One of the satisfying aspects of fishing is that of not knowing exactly what is on the end of the line until it emerges from the depths, thus allowing the angler his or her first glimpse at what, up until that moment, has remained hidden beneath the surface.
In some ways it is like a Christmas gift remaining under the tree with the wrapping paper preventing the intended recipient from seeing precisely what the gift is until the moment the paper is torn away. It captivates the imagination with curiosity.
Longtime local angler Thomas Wells of Temple was treated to such a present last week while fishing at night on Stillhouse Hollow Lake.
Wells, who at age 41 has been fishing for about 35 years, competes weekly on this body of water from March through September in the 3X9 Series of bass tournaments held each Tuesday. Wells has fished competitively for about 20 years now, and was first introduced to the sport by his parents.
On Thursday evening, Wells, a superintendent for a local general contractor, was on the water doing some scouting, searching for new, potential fish-holding areas which might benefit him in upcoming 3X9 Series events or in the forthcoming Texas Boat World tournament to be held Aug. 30 .
As he scouted, he used his sonar unit to identify a ledge near a submerged channel. Noting that both baitfish and gamefish were showing on his sonar unit, Wells decided to stop and throw a few casts to see what the area might hold.
Around 9 p.m., Wells cast out a black-and-blue-colored, ¾-ounce Strike King spinnerbait with a single Indiana-style blade and let it fall to bottom in 25 to 30 feet of water. He reeled it back in slowly so as to keep the bait near the bottom. As Wells’ line came nearly vertical toward the end of his retrieve, he began to reel more quickly to get the bait back to the boat to prepare for another cast. As he sped up his retrieve, a fish solidly struck his bait.
Wells, who serves on the pro staff of Power Tackle rods and Gamma Edge line, was using a 7½-foot Power Tackle rod — “The One” 04 model to be exact — in a moderate-heavy action, coupled with a Shimano Tranx baitcasting reel loaded with Gamma Edge 16-pound test fluorocarbon line.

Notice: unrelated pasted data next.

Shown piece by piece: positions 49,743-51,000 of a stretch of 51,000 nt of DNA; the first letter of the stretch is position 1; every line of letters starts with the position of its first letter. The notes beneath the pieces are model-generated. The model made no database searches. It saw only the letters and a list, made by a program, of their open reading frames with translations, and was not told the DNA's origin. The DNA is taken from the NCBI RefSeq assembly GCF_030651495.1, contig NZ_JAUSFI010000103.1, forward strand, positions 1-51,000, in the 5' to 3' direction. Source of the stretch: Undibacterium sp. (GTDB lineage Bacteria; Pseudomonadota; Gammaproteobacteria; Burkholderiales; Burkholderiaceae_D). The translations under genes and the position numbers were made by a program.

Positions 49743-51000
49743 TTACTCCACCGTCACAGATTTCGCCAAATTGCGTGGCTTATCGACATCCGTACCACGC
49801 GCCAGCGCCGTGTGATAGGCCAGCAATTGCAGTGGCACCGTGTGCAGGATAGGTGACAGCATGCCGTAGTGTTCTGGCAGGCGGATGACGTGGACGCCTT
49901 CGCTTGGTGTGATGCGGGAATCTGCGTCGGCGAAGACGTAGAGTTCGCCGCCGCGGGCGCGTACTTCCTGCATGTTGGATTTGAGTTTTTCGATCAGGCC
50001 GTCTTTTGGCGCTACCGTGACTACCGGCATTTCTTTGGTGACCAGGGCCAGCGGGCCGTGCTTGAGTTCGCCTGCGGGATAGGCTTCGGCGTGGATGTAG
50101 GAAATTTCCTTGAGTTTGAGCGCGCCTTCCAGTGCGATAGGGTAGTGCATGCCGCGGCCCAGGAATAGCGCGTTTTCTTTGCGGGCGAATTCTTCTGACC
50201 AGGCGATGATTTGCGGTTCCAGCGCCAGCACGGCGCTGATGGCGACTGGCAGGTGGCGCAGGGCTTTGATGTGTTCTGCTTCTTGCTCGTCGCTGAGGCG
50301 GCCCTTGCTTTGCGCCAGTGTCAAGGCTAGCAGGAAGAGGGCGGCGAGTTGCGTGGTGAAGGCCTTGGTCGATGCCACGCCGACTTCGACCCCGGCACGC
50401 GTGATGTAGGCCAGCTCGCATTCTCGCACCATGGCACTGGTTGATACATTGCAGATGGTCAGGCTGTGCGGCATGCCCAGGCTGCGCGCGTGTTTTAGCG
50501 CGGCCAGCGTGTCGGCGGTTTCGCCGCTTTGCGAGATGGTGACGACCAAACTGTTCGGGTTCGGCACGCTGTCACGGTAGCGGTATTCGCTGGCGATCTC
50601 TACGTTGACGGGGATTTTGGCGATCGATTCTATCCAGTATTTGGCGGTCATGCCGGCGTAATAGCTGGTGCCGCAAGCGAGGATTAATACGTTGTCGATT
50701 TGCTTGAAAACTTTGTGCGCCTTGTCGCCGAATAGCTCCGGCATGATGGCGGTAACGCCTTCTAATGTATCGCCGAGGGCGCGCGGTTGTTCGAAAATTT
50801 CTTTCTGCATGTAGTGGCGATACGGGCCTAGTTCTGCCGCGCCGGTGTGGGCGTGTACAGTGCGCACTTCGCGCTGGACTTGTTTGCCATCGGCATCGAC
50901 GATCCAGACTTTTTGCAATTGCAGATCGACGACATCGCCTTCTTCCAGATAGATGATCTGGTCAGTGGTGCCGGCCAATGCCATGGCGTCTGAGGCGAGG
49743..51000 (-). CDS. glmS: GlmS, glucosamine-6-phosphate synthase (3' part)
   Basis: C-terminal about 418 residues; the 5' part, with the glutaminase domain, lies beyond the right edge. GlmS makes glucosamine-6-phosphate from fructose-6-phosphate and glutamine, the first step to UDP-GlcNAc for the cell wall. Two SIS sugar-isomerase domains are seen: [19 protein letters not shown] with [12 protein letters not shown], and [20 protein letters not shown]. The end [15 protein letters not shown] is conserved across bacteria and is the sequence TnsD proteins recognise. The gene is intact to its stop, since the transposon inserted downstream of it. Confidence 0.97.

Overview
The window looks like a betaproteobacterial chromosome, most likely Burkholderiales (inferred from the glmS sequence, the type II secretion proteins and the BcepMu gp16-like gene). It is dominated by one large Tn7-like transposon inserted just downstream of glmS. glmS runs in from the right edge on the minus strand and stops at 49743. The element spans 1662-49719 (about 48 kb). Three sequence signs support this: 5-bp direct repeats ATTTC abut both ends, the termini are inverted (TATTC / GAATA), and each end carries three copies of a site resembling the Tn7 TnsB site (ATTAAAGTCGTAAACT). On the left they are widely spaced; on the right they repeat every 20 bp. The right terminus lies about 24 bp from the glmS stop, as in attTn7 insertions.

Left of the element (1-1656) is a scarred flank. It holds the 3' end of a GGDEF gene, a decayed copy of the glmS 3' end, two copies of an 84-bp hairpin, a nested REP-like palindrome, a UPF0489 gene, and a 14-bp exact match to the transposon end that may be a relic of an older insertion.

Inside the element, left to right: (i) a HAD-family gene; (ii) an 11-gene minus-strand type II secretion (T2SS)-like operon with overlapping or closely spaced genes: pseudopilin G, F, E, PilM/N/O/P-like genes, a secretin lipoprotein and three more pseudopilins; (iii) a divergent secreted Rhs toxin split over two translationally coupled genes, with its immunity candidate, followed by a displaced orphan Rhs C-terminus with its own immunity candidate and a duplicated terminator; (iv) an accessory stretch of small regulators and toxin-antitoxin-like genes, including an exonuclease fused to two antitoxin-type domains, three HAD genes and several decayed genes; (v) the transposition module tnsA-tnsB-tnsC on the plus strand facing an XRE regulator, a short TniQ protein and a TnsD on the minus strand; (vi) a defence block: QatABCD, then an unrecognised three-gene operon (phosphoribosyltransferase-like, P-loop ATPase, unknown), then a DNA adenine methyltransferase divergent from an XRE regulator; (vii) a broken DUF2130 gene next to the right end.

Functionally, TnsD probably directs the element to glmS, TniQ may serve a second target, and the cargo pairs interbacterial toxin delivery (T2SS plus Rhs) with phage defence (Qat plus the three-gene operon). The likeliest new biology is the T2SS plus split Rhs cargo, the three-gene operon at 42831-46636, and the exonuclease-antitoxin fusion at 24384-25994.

Despite the size of the fish, Wells tamed it quickly with this stout gear and then reached into the water to grasp the fish by the lower lip to safely transfer it into the boat.
Wells was amazed at what he had landed. In his hands was a hybrid striped bass over 30 inches in length.
If the sheer size of the fish were not enough, what made this catch even more special and unusual was the fact that hybrid striped bass have not been stocked in Stillhouse Hollow by the Texas Parks and Wildlife Department since 1982, according to the agency’s own records.
Fishing nearby and witnessing the commotion was a fellow angler and a friend of Wells, Justin Rogers.
Rogers holds the current Stillhouse Hollow largemouth bass record which he landed on Dec. 8, 2019.
Rogers pulled his boat up near Wells to help with photographing and measuring the fish so that it might be entered into the TPWD record book as a water body catch-and-release record fish.
The catch-and-release category only requires that a length be obtained and witnessed prior to the live release of a fish. Wells and Rogers measured the fish at 30.5 inches.
The current all-tackle lake record for Stillhouse, which goes by weight, stands at 27.75 inches. That fish, which weighed 11.63 pounds, was landed in 1989.
After learning of this catch, I reached out to John Tibbs, the TPWD District Supervisor for the Waco Inland Fisheries District, and asked how such a thing might be explained. Tibbs said, “Fish show up in places you would never expect. I’ve seen it a lot. This one may have been stocked into a private pond that overflowed in the past and ended up in Stillhouse. Hybrid stripers are widely available on the private market and there are no permits required to stock them.”
Additionally, a practice known as ‘midnight stocking’ occasionally takes place wherein anglers who desire a particular species in a particular body of water go capture that species elsewhere and release those fish into the body of water they are interested in.
There really is no way of knowing for sure just how this fish got into Stillhouse and grew as large as it did. But, it definitely was stocked, as hybrid striped bass are a man-made cross between a white bass and a full-blooded striped bass.
Wells’ catch was not the first fish oddity taken from our local waters. In 1993, a red bellied pacu weighing 1.93 pounds and measuring 13.50 inches was landed from the waters of Stillhouse Hollow.
The year before that, a 9.29-inch pacu was landed from Belton Lake. These were most likely released alive by someone disposing of their tropical fish collection, and they were likely caught not long after being released, as the winter temperatures in both reservoirs are too low to allow such fish to survive the winter.